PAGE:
Dementia in India may be higher than previous estimates have suggested and could be more in line with prevalence rates for countries such as the United States and the United Kingdom, according to a new collaborative study by researchers from the University of Surrey, University of Southern California, University of Michigan, and All India Institute of Medical Sciences.
In the first study of its kind, researchers used an artificial intelligence (AI) technique known as semi-supervised machine learning to analyse data from 31,477 older adults. They found that the prevalence rate of dementia in adults aged 60 or over in India could be 8.44% – equating to 10.08 million older adults in the country. This compares to prevalence rates recorded in similar age groups (in separate research studies) of 8.8% in the United States, 9% in the United Kingdom and between 8.5% and 9% in Germany and France.
Dr Haomiao Jin, co-author of the study and Lecturer in Health Data Sciences at the University of Surrey, said:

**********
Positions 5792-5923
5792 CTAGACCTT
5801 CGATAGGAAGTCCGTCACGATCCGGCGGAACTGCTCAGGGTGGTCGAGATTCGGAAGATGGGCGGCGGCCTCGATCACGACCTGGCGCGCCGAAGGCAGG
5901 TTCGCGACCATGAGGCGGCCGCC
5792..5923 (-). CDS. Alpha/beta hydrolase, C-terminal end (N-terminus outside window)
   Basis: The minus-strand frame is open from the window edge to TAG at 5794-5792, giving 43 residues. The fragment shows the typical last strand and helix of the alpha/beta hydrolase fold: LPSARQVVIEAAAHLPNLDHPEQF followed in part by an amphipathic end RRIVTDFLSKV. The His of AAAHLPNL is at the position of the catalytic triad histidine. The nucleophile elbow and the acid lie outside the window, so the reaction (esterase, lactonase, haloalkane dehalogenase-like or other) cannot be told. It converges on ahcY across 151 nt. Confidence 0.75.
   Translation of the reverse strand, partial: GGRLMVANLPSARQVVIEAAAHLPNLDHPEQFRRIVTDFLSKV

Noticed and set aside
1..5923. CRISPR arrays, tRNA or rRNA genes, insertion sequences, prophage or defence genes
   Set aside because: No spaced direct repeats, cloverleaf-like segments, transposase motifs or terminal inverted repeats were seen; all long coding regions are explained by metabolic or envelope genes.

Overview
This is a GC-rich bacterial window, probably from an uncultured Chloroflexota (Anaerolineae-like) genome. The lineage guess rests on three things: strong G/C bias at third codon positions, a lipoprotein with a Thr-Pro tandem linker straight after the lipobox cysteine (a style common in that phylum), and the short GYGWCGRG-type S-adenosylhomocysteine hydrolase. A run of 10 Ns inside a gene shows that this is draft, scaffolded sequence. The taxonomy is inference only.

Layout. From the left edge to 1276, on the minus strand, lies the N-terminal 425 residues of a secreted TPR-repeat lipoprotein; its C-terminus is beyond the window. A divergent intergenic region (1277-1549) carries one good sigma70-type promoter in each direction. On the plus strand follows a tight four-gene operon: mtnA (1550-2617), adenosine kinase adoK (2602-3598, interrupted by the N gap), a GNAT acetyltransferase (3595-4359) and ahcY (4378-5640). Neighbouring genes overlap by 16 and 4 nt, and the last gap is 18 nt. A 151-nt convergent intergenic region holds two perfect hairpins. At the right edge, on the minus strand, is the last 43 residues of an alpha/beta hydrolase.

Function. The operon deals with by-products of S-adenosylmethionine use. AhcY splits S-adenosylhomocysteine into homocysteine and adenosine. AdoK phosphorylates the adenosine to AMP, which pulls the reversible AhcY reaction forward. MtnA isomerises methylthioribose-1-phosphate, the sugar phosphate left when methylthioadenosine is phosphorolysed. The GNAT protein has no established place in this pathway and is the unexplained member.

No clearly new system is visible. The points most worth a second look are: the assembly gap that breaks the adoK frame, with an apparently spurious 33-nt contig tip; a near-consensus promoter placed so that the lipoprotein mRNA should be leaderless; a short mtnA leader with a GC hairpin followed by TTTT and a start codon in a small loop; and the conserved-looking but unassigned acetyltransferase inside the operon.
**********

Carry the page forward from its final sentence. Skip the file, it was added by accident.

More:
"Our research was based on the first and only nationally representative ageing study in India with more than 30,000 participating older adults in the country. AI has a unique strength in interpreting large and complex data like this, and our research found that the prevalence of dementia may be higher than prior estimates from local samples."
The research team developed an AI learning model. The model was trained on data, which consisted of 70% labelled dataset with dementia diagnoses from a novel online consensus. The remaining 30% of the data was reserved as a test set to assess the AI's predictive accuracy. The AI taught itself to predict dementia status for unlabelled observations without dementia diagnoses in the dataset.
Professor Adrian Hilton, Director of the University of Surrey’s Institute for People-Centred AI, said:
"As we are seeing with this research, AI has a huge potential to discover patterns in complex data, improving our understanding of how diseases impact people across very different communities to support the development of precision medical interventions to save lives.” (MSM/Newswise)